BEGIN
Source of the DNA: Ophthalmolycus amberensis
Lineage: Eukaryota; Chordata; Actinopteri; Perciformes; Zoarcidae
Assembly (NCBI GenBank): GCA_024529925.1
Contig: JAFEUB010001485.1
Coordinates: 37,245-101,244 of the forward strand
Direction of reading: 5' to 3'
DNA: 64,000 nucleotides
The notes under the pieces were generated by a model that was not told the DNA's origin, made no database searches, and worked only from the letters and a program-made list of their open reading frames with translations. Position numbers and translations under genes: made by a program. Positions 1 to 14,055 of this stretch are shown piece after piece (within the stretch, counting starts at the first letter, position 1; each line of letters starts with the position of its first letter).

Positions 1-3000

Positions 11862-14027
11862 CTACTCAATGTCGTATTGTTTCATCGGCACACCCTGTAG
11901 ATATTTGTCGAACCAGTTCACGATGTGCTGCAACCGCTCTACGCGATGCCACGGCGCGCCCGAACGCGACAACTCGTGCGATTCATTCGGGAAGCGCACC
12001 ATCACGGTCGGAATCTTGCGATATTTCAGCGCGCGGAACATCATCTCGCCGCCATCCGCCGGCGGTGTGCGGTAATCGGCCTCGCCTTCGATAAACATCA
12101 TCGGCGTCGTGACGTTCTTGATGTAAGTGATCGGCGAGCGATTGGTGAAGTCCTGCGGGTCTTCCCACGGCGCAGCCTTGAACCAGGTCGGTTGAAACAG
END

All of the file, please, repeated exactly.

Source of the DNA: Ophthalmolycus amberensis
Lineage: Eukaryota; Chordata; Actinopteri; Perciformes; Zoarcidae
Assembly (NCBI GenBank): GCA_024529925.1
Contig: JAFEUB010001485.1
Coordinates: 37,245-101,244 of the forward strand
Direction of reading: 5' to 3'
DNA: 64,000 nucleotides
The notes under the pieces were generated by a model that was not told the DNA's origin, made no database searches, and worked only from the letters and a program-made list of their open reading frames with translations. Position numbers and translations under genes: made by a program. Positions 1 to 14,055 of this stretch are shown piece after piece (within the stretch, counting starts at the first letter, position 1; each line of letters starts with the position of its first letter).

Positions 1-3000

Positions 11862-14027
11862 CTACTCAATGTCGTATTGTTTCATCGGCACACCCTGTAG
11901 ATATTTGTCGAACCAGTTCACGATGTGCTGCAACCGCTCTACGCGATGCCACGGCGCGCCCGAACGCGACAACTCGTGCGATTCATTCGGGAAGCGCACC
12001 ATCACGGTCGGAATCTTGCGATATTTCAGCGCGCGGAACATCATCTCGCCGCCATCCGCCGGCGGTGTGCGGTAATCGGCCTCGCCTTCGATAAACATCA
12101 TCGGCGTCGTGACGTTCTTGATGTAAGTGATCGGCGAGCGATTGGTGAAGTCCTGCGGGTCTTCCCACGGCGCAGCCTTGAACCAGGTCGGTTGAAACAG